The second is an oversized vault containing Rome's greatest numismatic collection. It traces Italian coinage from ancient Roman Republic monies through the pocket change of Imperial Rome, medieval Italian empires, and Renaissance principalities, to the Italian lira, the Euro, and a computer live feed of the Italian stock exchange.

Tips & links

Details
ADDRESS

Largo di Villa Peretti (where Piazza del Cinquecento—the giant square outside Termini—meets Via Viminale)
tel. +39-06-390-8071
archeoroma.beniculturali.it
or
www.coopculture.it

OPEN

Tues–Sun 9am–7:45pm

ADMISSION

€10 (sometimes €7, if no special exhibition is on)
Roma Pass: Yes (free, or 35% off)

TRANSPORT

Bus: 16, 75, 360, 649, C3, 60L, 64, 82, 85, 170, 175, 910, N2, N1, N15, N7, N8, N9, N12, N15, N18
Metro: Termini (AB) or Repubblica (A)
Hop-on/hop-off: Terminal B or Terminal A

TOURS
How long does Palazzo Massimo alle Terme take?

Planning your day: Figure on a little less than hour for the ground floor, and the same for the second floor; spend 15 minutes in the basement, and you're at 2–2.5 hours for the whole museum.

Book ahead: You might want to book your tickets ahead of time since you are assigned an entry time to get into the excellent frescoed rooms upstairs (and if you just show up, you might end up having to wait around for several hours before your assigned entry time; if you book ahead, you can pick the time and arrive at a more suitable hour).

The ticket office closes one hour before the museum.

» Rome itineraries

Cumulative tickets & passes

The regular ticket to any one MNR museum includes entry to all branches of the Museo Nazionale Romano for the amazing low price of €7 (you get a week in which to visit them all). However, note that if any branch of the musuem has a special exhibition going (which they almost always do), the ticket price rises to €10.

In other words: Expect admission to be €10, and be pleasantly surprised if they happen to be between exhibitions when you are in town and the price drops to €7.

This is a fantastic deal—though also consider using this as one of the two freebies you get with the Roma Pass (though there are few more expensive sights—the Forum/Colosseum, or the Galleria Borghese—on which you might spend your two "get in free" coupons). » more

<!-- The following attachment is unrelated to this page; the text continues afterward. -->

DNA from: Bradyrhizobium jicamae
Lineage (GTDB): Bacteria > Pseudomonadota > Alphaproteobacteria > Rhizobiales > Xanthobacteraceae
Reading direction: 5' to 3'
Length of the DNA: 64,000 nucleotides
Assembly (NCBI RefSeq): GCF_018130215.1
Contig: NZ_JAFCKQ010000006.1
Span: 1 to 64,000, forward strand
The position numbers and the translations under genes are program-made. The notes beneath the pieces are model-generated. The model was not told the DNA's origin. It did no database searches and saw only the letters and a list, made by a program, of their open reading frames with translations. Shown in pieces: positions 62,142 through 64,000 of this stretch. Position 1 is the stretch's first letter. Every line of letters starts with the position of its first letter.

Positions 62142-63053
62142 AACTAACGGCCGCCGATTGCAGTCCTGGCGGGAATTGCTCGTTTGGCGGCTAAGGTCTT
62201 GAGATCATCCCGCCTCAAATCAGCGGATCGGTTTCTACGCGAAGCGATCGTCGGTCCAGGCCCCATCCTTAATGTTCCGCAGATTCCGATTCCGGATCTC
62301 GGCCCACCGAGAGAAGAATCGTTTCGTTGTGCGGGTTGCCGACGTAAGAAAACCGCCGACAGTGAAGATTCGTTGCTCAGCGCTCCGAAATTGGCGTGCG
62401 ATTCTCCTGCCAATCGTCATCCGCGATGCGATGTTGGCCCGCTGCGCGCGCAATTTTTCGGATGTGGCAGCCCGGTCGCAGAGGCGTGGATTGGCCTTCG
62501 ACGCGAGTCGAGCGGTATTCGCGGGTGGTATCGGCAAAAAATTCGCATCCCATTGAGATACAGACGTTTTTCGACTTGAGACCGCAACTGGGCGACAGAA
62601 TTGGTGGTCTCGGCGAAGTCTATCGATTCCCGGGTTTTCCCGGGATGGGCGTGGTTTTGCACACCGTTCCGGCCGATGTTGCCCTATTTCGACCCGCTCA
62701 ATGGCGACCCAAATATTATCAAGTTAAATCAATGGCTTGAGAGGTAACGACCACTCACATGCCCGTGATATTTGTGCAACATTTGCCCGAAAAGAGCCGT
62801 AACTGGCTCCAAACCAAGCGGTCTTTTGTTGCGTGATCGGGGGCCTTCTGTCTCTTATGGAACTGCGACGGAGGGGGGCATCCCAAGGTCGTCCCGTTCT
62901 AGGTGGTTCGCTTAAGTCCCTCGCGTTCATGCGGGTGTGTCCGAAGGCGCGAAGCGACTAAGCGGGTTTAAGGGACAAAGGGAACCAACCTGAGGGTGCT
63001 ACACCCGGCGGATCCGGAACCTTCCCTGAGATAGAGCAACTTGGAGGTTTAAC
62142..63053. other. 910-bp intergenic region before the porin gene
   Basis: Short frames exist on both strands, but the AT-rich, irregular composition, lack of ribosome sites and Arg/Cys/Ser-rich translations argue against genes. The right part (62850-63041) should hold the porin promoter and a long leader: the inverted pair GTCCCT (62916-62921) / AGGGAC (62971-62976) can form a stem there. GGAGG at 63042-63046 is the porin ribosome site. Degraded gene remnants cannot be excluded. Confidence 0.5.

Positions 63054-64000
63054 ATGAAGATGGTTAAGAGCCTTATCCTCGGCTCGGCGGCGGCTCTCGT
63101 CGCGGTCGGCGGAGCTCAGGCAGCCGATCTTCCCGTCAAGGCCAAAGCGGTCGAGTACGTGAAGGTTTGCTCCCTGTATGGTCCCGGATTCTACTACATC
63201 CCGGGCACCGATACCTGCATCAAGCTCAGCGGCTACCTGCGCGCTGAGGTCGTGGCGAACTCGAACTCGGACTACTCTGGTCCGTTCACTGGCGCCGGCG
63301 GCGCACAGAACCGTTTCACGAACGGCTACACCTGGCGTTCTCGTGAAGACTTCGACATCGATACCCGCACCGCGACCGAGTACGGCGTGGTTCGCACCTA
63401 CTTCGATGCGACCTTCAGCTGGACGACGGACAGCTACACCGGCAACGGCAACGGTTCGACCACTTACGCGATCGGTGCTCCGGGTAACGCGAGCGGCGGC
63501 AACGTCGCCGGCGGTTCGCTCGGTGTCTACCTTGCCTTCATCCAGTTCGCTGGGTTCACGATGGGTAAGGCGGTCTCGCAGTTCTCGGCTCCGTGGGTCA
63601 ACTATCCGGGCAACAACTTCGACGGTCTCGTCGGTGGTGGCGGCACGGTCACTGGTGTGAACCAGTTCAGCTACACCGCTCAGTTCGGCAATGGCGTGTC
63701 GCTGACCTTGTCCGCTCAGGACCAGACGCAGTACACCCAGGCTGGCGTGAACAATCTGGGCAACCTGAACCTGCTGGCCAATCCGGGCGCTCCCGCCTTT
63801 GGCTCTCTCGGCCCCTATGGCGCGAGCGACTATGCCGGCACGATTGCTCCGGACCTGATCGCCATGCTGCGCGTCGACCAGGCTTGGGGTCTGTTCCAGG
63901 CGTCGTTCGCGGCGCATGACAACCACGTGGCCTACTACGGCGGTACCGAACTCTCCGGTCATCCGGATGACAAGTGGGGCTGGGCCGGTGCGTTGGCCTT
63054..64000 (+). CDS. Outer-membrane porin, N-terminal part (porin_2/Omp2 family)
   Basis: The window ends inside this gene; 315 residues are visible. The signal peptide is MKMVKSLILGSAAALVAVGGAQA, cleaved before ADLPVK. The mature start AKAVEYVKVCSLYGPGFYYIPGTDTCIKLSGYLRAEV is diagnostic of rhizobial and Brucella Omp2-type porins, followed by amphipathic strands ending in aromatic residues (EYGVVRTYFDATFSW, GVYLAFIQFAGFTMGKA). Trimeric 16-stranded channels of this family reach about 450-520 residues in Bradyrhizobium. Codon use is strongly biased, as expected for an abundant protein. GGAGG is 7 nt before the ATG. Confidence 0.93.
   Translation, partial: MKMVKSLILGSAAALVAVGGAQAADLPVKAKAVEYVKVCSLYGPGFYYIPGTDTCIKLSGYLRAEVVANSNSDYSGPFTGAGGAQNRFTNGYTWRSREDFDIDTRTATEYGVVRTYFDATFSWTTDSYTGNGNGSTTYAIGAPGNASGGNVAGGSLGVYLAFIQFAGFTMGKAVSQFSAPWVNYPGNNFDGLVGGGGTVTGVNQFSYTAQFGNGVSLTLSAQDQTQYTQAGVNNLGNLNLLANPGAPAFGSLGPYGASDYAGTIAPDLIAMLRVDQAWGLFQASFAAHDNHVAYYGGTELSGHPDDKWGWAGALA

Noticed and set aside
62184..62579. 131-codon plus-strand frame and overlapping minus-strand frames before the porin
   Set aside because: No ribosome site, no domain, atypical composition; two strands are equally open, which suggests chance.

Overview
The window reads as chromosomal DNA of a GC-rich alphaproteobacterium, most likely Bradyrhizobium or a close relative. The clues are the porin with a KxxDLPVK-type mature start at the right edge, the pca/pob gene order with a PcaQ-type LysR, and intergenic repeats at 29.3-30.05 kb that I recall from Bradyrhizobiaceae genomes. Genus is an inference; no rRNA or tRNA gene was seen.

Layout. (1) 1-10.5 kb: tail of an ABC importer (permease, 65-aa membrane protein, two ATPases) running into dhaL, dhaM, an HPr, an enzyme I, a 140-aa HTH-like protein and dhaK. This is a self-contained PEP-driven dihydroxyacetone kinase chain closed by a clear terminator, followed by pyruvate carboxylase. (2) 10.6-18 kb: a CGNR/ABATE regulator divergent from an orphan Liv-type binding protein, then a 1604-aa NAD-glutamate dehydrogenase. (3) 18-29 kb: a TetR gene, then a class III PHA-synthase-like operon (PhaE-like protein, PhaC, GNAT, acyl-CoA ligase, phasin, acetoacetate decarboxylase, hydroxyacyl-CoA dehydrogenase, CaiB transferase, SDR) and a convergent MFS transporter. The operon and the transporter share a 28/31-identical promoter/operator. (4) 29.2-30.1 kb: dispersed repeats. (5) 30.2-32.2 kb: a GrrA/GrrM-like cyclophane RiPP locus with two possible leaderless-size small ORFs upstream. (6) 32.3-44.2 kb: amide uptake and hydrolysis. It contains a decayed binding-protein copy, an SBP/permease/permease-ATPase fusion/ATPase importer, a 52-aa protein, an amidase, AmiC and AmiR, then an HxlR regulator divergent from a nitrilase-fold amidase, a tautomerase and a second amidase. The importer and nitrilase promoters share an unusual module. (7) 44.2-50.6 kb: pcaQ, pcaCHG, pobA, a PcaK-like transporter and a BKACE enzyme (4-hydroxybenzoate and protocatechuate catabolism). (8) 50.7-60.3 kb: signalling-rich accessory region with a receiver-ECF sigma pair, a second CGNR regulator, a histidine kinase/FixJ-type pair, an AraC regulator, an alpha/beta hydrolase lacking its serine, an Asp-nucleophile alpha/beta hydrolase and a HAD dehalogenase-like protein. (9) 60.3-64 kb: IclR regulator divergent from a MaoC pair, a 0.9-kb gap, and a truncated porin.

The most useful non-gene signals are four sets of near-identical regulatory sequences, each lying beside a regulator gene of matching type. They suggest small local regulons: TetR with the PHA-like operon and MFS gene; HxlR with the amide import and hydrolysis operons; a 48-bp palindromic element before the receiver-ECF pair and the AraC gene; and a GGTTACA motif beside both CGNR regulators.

I advise against the Archeologia Card,which you will also see offered. This card covers entry to these museums plus the Downtown Ancient Rome group (Roman Forum, the Colosseum, and the Palatine Hill; normally €12), and the Appian Way group (Baths of Caracalla, Tomb of Cecilia Metella, Villa of the Quintili; normally €6).

Sounds good, right? Some major-league sights in there, yes? True: But the savings is actually only €3—and you can get more bang for your sightseeing buck by using the Roma Pass instead to cover the Forum/Colosseum (plus either this group or something else major like the Galleria Borghese). » more

Palazzo Massimo alle Terme tours

The museum itself offers (free) tours only in Italian.

Take a guided tour of Palazzo Massimo alle Terme in English with one of our partners:

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Palazzo Massimo alle Terme
★★
ADDRESS

Largo di Villa Peretti (where Piazza del Cinquecento—the giant square outside Termini—meets Via Viminale)
tel. +39-06-390-8071
archeoroma.beniculturali.it
or
www.coopculture.it

OPEN

Tues–Sun 9am–7:45pm

ADMISSION

€10 (sometimes €7, if no special exhibition is on)
Roma Pass: Yes (free, or 35% off)

TRANSPORT

Bus: 16, 75, 360, 649, C3, 60L, 64, 82, 85, 170, 175, 910, N2, N1, N15, N7, N8, N9, N12, N15, N18
Metro: Termini (AB) or Repubblica (A)
Hop-on/hop-off: Terminal B or Terminal A

TOURS


Useful links
SIGHTS

Tourist info: Turismoroma.it

Activities & tours: ContextTravel.com, Viator.com, SelectItaly.com, City-Discovery.com, Localguiding.com, Italy.artviva.com

Other useful sites: 060608.it, Vatican.va, Coopculture.it, Archeoroma.beniculturali.it, Museiincomuneroma.it, Comune.roma.it, Sovraintendenzaroma.it

LODGING
TRANSPORT

Public transport: Agenziamobilita.roma.it (all transit and driving/parking info); Atac.roma.it (bus & Metro/subway)

plane

Rome airports: Adr.it

Airport transfers: Trenitalia.com (express train: €14); Viator.com (private car: €14–€16.50); Terravision.eu (bus: €4), Cotralspa.it or Sitbusshuttle.com (bus: €5); Taxi: €45–€55

Airfares: Momondo.com, AutoEurope.comVayama.com, CheapOair.com, Cheapflights.comDoHop.com, CheapTickets.com, Priceline.com

train

Trains: Raileurope.com, Trenitalia.com, Seat61.com

automobile

Driving/parking: Sabait.it (Villa Borghese garage; €18/day), Atac.roma.it (outlying commuter parking lots; from €5 per day), Agenziamobilita.roma.it (more on the ZTL)

Car rentals:Autoeurope.com, Momondo.com, RentalCars.com, CheapOair.com, AutoSlash.com

ship

Cruise terminal: Port-of-rome.org (Civitavecchia)

Transport airport—cruise terminal: Viator.com (private car: 60–80 min, €29), Cotralspa.it (bus: 60–80 min, €4.30), Trenitalia.com (train, changing at a Rome station: 90–120 min. €11–€29),

Transport Rome hotels—cruise terminal: Viator.com (private car: 60–80 min, €29), Trenitalia.com (train: 60–80 min, €5–€15)

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Local info
National tourism authority: italia.it
Cultural patrimony: culturaitalia.it
Historic & cultural sites: beniculturali.it